Signage can go a long way in making a course top-notch

It doesn’t matter what kind of sign it is — as long as there are signs to help people navigate their way around courses. (photo by Jenny Cook)

By Jenny Cook — Rattling Chains staff

Navigation issues on the disc golf course: How would you rate your home course?

Navigating a disc golf should not be difficult.

I once drove 400 miles eager to play legitimate par 4s and hole-shaping shots to test my game. After the first few holes at this course, my mood suddenly changed when I began struggling to navigate my way around the course.

If the obvious natural paths cutting through the trees and worn-down grass past the basket take me where I need to go next, then I’m a happy camper and no signage is needed.

Signs attached to the bottom of baskets can be extremely helpful. (photo by Jenny Cook)

For times when I look past the basket to five different and equally worn-down trails, with no indication of which one to take, I’ll use common sense of course flow to make my decision.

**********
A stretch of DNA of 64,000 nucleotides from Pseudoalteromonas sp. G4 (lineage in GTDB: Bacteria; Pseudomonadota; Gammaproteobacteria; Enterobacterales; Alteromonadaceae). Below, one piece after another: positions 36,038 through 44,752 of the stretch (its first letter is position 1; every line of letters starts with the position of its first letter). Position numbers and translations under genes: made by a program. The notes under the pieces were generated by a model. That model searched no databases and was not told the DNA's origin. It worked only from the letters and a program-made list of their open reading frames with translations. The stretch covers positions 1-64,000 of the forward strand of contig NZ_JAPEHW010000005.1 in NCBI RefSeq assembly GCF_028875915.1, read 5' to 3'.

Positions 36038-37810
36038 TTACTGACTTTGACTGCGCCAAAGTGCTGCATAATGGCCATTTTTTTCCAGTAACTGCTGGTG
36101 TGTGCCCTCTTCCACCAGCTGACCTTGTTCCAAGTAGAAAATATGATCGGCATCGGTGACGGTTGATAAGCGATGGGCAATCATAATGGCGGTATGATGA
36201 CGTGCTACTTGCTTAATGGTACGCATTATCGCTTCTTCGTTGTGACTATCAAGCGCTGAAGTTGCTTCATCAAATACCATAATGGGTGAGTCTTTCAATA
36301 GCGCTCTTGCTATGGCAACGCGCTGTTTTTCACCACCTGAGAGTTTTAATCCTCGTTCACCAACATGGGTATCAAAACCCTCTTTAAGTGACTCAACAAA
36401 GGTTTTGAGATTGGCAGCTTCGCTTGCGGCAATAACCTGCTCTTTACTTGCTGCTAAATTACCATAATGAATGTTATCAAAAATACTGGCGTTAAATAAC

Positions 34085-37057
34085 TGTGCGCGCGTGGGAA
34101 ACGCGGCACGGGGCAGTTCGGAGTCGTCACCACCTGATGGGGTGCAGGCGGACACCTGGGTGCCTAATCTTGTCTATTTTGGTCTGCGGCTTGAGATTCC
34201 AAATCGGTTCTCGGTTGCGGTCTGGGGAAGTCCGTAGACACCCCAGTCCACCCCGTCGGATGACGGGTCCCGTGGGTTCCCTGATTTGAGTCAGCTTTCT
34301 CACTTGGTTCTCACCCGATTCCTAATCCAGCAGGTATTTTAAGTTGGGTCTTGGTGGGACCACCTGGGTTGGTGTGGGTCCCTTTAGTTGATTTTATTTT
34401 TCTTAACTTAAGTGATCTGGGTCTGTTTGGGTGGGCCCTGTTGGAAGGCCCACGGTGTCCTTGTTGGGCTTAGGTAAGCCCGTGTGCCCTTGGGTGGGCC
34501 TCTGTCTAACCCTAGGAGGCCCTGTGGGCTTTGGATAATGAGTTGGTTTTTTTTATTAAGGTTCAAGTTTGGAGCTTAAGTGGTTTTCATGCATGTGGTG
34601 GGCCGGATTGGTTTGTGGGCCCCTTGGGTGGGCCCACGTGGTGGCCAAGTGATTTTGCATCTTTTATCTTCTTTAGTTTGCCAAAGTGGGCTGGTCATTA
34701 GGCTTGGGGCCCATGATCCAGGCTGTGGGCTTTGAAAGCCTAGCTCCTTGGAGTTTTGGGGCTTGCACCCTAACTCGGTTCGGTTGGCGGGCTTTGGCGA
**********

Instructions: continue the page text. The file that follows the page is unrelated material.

But I don’t always get it right on the first try, which means I’m obligated to try each one until I find the next hole. One or two holes of this out of 18 is not a bad ratio. It’s when the number of times I experience this increases throughout my round that I become frustrated — especially if the paths lead you to several different unmarked holes.

Now it’s time for technology — if you have a phone signal, that is. I pull up DGCoursereview.com on my phone to compare the hole I thought I should be on to the photos on the website.

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